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Navigating Exercise-Induced Gastrointestinal Syndrome

As a Nutritionist or Dietitian, regardless of whether you’re working mostly with developing athletes, fitness enthusiasts, or seasoned masters it’s highly probable that you’ll frequently meet clients who are grappling with Exercise-Induced Gastrointestinal Syndrome (EIGS). Research indicates that a striking 30-50% of endurance athletes face gut issues!

The bothersome cramps, bloating, pain, diarrhea, and nausea don’t just affect workouts; they can also hinder a person’s sporting performance, mood, mental health, and may even increase the risk of under-fueling. By delving into the complex relationship of the gut-brain axis, we gain insight into how it impacts EIGS and how we can assist clients in better managing these symptoms.

The Gut-Brain Axis and Exercise-Induced GI Syndrome

The gut-brain axis serves as a communication highway between the diverse ecosystem that makes up the gut microbiome, and the central nervous system. During intense exercise, this relationship becomes crucial, as our gut plays a major role in modulating key body(*or host) functions which communicate with the brain. We discuss this in more detail below.

Microbiome Influence on Exercise-Induced Gastrointestinal Woes

  • Immune System Modulation: Maintaining a healthy microbiome plays a key role in regulating the immune response, dysbiosis may increase susceptibility to exercise-induced GI symptoms, especially if traveling in foreign regions.
  • Inflammation: Dysbiosis in the gut microbiome may exacerbate inflammation, contributing to increased GI distress during or after exercise.
  • Gut Permeability: Changes in microbial composition can impact gut barrier function, influencing GI permeability that can contribute to risk of GI symptoms.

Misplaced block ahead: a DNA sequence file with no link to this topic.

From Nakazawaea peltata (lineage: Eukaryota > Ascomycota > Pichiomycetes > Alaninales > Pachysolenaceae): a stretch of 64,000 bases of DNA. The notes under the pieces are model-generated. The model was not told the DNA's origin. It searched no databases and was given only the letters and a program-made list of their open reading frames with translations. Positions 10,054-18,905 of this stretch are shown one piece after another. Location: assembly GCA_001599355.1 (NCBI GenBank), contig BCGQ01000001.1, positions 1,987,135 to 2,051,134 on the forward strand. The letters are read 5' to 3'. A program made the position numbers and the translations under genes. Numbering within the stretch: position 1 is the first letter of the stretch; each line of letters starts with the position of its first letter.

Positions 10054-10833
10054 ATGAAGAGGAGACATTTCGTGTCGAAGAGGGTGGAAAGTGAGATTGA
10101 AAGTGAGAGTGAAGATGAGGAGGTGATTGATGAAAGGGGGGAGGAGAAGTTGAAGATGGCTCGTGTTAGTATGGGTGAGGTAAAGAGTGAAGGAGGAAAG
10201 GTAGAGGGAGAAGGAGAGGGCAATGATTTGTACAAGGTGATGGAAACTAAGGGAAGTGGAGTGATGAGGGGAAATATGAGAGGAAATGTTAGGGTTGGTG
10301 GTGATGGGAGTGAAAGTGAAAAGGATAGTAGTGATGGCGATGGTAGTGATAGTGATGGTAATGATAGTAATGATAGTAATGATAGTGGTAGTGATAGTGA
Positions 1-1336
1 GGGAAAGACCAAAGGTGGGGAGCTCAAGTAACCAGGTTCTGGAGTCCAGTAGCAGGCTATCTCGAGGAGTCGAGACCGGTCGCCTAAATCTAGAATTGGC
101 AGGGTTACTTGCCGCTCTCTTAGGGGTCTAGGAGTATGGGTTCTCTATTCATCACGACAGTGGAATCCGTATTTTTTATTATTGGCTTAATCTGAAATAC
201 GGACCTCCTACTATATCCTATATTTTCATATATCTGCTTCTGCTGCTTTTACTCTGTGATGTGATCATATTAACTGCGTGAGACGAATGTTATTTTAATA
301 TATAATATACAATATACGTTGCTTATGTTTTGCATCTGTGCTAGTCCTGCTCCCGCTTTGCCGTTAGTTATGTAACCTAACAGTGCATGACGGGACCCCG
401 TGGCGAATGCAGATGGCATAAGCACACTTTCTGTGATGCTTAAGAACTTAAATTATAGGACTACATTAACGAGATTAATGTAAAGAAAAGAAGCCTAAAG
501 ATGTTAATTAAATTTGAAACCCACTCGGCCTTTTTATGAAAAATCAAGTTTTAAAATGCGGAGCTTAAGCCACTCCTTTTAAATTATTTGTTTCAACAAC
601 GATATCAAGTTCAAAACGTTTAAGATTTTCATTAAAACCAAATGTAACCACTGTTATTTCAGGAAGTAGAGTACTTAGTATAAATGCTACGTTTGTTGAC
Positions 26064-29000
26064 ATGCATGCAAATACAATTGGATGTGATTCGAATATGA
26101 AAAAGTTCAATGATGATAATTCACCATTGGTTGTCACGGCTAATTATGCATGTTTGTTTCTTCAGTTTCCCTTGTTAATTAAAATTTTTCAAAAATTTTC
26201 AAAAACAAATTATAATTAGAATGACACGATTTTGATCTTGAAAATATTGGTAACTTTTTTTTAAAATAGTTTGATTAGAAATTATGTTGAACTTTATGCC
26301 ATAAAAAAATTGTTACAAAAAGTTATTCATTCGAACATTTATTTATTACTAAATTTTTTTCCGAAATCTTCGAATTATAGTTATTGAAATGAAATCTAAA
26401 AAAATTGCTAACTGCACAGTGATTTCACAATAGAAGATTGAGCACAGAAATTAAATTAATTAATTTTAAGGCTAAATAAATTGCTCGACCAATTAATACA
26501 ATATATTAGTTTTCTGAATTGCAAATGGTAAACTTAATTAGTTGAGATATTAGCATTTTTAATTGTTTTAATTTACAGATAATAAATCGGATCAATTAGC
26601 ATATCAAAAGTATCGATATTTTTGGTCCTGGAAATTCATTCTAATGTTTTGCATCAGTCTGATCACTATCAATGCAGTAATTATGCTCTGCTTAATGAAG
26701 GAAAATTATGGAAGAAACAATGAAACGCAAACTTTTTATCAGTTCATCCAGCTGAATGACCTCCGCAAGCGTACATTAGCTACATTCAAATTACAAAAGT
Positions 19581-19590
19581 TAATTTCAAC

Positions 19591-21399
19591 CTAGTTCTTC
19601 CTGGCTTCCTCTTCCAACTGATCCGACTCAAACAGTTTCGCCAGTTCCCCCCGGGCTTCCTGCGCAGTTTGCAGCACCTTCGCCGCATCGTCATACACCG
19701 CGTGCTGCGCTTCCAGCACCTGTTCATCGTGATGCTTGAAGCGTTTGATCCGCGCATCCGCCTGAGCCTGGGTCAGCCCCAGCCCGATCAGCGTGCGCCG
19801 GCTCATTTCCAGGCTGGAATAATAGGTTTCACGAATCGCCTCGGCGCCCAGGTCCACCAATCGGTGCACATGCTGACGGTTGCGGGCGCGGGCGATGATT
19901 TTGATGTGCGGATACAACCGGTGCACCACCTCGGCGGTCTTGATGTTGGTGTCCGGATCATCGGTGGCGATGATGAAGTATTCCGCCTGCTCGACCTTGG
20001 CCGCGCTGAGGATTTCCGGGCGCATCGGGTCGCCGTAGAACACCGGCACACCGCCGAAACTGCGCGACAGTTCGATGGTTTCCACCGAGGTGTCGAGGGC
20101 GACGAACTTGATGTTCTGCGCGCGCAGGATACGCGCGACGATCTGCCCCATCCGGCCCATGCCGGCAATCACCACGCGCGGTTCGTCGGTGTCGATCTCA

• Neurotransmitter Production: Microbial involvement in neurotransmitter production such as creation of serotonin may affect mood and stress responses, influencing the gut-brain axis and exacerbating GI symptoms.
  • Fermentation and Gas Production: Microbial fermentation can lead to bloating and discomfort, especially during exercise when blood flow shifts away from the digestive system. This is where dietary modification can become key in moderating risk of EIGS.

Unlocking Solutions: Compeat Academy’s Exclusive EIGS Course

Join our community to transform your ‘gut instincts’ into a powerhouse of ‘gut knowledge.’ This comprehensive course delves into the science behind EIGS, providing practical strategies to troubleshoot with your clients.

Key Features of the EIGS Course:

  • Scientific insights into the pathophysiology and mechanisms of EIGS.
  • Practical guidance on troubleshooting EIG symptoms with clients.
  • Exclusive Q&A session with Stephanie Gaskell, highlighting the nuances of managing exercise-induced gastrointestinal syndrome.